Who did Bell’s beer sell to?

Answered by Daniel Conrad

Bell's Brewery, a beloved craft institution in Michigan, has recently announced its sale to Lion, an Australian beer company, and its parent company, Kirin, a beer giant. This news marks a significant development in the industry, particularly for those who have been following the growth and impact of Bell's Brewery since its inception in the 1980s.

The decision to sell Bell's Brewery to Lion and Kirin is undoubtedly a strategic move that will likely have long-lasting implications for the company and its loyal fan base. While it may come as a surprise to some, it's important to understand the larger context of the craft beer landscape and the challenges faced by independent breweries in today's market.

Bell's Brewery has been at the forefront of the craft beer movement, known for its innovative and high-quality brews. Over the years, they have built a strong reputation and a dedicated following, particularly in the Chicago area. Many beer enthusiasts have fond memories of enjoying Bell's beers, such as Two Hearted and Oberon, at local bars and festivals.

The decision to sell to Lion and Kirin may raise concerns among fans who value the independence and local roots of craft breweries. However, it's important to note that Bell's will be operated under New Belgium , a well-respected craft brewery based in Fort Collins, Colorado. New Belgium itself sold to Kirin in 2019, and this collaboration between Bell's and New Belgium could potentially bring new opportunities for growth and expansion.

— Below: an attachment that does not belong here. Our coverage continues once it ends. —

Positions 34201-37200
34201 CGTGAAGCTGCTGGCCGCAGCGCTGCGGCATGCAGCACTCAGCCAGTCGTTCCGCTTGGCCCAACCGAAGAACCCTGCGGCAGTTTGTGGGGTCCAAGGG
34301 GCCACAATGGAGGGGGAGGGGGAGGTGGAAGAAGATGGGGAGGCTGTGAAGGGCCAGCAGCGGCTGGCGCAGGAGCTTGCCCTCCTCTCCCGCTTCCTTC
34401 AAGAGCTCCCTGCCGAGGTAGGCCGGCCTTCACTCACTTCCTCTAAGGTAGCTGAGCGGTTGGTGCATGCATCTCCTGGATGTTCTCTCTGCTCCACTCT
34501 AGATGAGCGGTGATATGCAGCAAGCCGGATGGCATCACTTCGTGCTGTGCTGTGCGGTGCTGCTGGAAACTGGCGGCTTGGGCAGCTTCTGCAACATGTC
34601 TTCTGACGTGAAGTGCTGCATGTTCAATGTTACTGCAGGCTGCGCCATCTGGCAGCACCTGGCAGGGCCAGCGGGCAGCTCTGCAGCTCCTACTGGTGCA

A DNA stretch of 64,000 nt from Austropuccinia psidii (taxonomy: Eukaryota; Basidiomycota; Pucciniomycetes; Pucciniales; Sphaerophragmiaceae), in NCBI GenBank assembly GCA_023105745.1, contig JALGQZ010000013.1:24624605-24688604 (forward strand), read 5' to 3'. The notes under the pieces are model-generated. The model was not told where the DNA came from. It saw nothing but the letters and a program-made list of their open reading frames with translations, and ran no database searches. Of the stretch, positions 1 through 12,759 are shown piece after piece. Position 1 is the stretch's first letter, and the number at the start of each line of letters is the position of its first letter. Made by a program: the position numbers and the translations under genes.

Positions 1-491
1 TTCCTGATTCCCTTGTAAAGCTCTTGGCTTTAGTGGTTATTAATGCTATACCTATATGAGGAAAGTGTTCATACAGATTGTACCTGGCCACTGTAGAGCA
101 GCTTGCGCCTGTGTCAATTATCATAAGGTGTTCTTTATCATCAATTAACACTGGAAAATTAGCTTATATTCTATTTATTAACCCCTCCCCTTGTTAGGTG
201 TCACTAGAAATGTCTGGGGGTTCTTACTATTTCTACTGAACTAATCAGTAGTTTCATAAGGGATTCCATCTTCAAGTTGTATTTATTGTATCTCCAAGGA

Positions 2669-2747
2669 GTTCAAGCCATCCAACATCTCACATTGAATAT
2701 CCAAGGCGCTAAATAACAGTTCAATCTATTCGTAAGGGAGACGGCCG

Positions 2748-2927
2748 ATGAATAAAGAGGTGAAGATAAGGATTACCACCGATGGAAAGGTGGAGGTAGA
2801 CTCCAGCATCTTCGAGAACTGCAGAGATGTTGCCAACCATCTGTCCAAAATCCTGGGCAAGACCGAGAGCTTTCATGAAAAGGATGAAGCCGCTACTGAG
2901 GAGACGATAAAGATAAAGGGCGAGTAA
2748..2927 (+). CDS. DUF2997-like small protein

It's worth mentioning that consolidation within the craft beer industry is not a new phenomenon. In recent years, we have witnessed several notable acquisitions and mergers as larger companies seek to tap into the rapidly growing craft beer market. While some acquisitions have been met with skepticism, others have successfully managed to maintain the integrity and quality of the acquired breweries.

The sale of Bell's Brewery to Lion and Kirin should be viewed in this broader context. While it's understandable that some may have reservations about the impact of this acquisition on the brewery's identity and beer quality, it's important to wait and see how the new partnership unfolds.

As a sommelier and brewer, I have personally witnessed the changing landscape of the craft beer industry. It's a constantly evolving and highly competitive market, and breweries need to adapt and make strategic decisions to ensure their long-term sustainability. While it's always sad to see beloved independent breweries change ownership, it's also essential to recognize the potential benefits and opportunities that can arise from such collaborations.

Bell's Brewery has decided to sell to Lion and its parent company, Kirin, in a move that will undoubtedly shape the future of the brewery. The partnership with New Belgium Brewing provides a platform for potential growth and continued success. As beer enthusiasts, we can only hope that the quality and spirit of Bell's Brewery will remain intact, honoring its rich history and commitment to exceptional craft beer.